- ¡Chicana Power! Contested Histories of Feminism in the Chicano Movement by Maylei Blackwell, and: Bridging: How Gloria Anzaldúa’s Life and Work Transformed Our Own by AnaLouise Keating and Gloria González-López
Maylei Blackwell’s !Chicana Power!, the first book-length study of Chicanas in the Chicano movement, uses oral history and archival research to tell the compelling story of Las Hijas de Cuauhtémoc, a group that emerged in the late 1960s in response to “the repudiation of women’s leadership and the marginalization of women’s issues in the Chicano student movement” (2). Blackwell’s focus is two-fold. First, she recounts the active ways that Las Hijas responded to the often severe discrimination they faced from male activists; these included concrete actions (publishing one of the first Chicana feminist newspapers, organizing a national meeting of Chicanas, and community involvement) and the development of an early analysis of the interrelated nature of gender, racial, sexual, and class power. Second, Blackwell interweaves her own analysis of how the story of Las Hijas “transforms the ways we understand these historical narratives and the political nature of the knowledge practices that produce them” (3). Thus, the politics of knowledge production is as central to the book as Las Hijas themselves. Informed by Foucault and Michel-Rolph Trouillot, Blackwell underscores the stakes involved in interrogating exclusionary historical narratives, arguing that they do not “merely represent historical realities but help to produce those realities by enforcing the boundaries of legitimate political memory and the subjectivities they authorize” (11).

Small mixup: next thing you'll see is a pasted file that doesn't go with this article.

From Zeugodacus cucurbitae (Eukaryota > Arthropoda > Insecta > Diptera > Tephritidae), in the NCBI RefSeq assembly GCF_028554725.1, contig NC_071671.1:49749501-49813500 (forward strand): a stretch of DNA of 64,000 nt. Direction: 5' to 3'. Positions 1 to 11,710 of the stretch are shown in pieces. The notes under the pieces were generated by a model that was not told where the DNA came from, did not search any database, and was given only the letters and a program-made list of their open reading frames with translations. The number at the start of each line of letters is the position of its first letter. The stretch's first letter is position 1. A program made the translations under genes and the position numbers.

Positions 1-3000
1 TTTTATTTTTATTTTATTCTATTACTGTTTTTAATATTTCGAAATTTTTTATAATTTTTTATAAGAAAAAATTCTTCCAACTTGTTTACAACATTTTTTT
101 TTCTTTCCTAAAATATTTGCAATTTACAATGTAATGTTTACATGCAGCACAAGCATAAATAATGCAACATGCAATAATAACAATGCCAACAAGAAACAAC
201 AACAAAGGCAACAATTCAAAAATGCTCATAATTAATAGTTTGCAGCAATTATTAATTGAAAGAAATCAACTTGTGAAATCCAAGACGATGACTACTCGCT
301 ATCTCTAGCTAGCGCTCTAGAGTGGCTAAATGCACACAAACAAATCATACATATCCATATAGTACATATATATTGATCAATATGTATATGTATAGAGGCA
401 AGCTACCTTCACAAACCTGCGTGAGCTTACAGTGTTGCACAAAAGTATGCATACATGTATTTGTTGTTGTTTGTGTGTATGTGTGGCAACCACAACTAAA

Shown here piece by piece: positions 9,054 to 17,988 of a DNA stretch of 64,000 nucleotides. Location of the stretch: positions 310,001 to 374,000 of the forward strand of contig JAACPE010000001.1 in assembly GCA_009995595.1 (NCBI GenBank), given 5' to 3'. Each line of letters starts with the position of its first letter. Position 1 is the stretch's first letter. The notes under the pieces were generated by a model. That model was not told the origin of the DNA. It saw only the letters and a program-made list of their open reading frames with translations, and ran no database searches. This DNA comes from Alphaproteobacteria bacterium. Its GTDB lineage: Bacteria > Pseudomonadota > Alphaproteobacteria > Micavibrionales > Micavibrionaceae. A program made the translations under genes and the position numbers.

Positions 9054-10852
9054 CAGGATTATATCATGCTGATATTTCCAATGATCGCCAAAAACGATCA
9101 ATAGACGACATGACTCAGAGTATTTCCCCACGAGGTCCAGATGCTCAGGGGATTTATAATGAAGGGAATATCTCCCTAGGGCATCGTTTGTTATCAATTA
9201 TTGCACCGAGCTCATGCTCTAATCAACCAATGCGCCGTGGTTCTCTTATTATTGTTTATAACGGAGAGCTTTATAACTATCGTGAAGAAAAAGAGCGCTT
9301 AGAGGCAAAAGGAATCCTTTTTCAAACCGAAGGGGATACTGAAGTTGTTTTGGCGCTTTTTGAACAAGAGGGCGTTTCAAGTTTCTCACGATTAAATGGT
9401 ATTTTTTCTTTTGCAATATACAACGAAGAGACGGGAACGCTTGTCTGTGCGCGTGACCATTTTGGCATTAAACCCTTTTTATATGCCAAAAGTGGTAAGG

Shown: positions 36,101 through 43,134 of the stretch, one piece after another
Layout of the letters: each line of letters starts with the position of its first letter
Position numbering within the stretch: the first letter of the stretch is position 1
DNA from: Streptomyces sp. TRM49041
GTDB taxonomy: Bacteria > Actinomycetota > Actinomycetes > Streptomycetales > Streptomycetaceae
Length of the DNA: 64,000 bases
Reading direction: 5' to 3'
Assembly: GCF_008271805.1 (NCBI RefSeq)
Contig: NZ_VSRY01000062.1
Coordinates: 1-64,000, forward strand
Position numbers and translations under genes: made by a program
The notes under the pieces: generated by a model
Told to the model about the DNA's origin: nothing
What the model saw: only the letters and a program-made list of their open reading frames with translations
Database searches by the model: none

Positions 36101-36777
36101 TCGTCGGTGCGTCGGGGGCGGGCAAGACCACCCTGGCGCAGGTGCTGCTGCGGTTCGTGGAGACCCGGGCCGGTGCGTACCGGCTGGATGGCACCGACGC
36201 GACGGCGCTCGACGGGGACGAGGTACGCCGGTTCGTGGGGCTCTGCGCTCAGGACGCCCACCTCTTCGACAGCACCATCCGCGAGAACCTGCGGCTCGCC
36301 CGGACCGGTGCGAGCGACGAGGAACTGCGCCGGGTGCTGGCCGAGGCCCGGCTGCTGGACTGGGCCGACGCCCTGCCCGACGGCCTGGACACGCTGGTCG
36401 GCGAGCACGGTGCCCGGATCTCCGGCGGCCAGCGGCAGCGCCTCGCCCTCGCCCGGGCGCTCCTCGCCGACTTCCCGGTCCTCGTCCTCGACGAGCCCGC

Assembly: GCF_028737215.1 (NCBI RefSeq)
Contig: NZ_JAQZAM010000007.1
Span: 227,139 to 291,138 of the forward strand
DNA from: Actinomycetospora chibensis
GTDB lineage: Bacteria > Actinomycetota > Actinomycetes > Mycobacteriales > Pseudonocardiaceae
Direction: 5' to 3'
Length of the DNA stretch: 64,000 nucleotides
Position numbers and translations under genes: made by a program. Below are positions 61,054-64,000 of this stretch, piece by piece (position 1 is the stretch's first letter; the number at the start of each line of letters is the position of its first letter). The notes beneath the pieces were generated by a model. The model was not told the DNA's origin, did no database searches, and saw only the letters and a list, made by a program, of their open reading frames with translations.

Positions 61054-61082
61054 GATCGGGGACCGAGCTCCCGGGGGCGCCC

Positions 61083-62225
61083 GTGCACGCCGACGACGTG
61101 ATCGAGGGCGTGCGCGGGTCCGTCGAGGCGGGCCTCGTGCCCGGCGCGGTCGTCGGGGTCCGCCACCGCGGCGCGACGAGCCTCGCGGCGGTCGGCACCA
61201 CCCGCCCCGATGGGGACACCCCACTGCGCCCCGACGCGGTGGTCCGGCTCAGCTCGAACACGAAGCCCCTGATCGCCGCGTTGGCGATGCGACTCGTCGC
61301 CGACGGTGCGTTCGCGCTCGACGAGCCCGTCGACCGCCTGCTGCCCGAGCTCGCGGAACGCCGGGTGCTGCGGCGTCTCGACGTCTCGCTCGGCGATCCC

One of the book’s many strengths is Blackwell’s decision to foreground the voices of the organization’s former members, allowing their firsthand accounts to communicate how their struggles over gender and sexuality within the movement ultimately gave rise to the “multifaceted vision of liberation” they created, which, as Blackwell argues, resulted in the production of “a new Chicana political identity” (1). The book also provides an excellent analysis of the role played by sexual politics in the movement and details the painful divisions that marred the extraordinary 1971 national meeting of Chicanas (Conferencia de Mujeres por la Raza), shedding light on the “political fault lines of early Chicana feminism” (161). Finally, Blackwell develops a number of theoretical concepts, chief among which is her notion of “retrofitted memory,” her name for the historicizing strategies Las Hijas used to counter the [End Page 434] erasure of Chicana political subjectivities from the movement. !Chicana Power! is a significant contribution to the ongoing process of historicizing Chicana feminist consciousness and furthers the work of scholars such as Emma Pérez, who have problematized traditional historio-graphical practices in Chicana/o studies contexts.
In their introduction to Bridging, a volume of essays honoring the life and work of Gloria Anzaldúa, AnaLouise Keating and Gloria Gónzalez-López explain that the impetus for the volume was the concern that Anzaldúa’s untimely death in 2004 would cause her intellectual legacy to suffer, especially with respect to her more radical later work. In their effort to circumvent this problem, they asked their contributors to engage, among other issues, “future directions to consider as we build on Anzaldúa’s intellectual inheritance” and to follow one of Anzaldúa’s key critical tenets of “risking the personal,” by which they mean using self-disclosure and self-reflection as the foundation for their essays (6, 1). Most of the contributors follow this injunction as they reflect on Anzaldúa’s importance. Some, especially in part 1, do not move beyond such reflections, choosing to focus on the deep pain that they continue to feel at Anzaldúa’s death. These pieces are moving tributes for a scholar who changed so many lives. However, the contributions that best fulfill the aims elaborated by the editors are those that...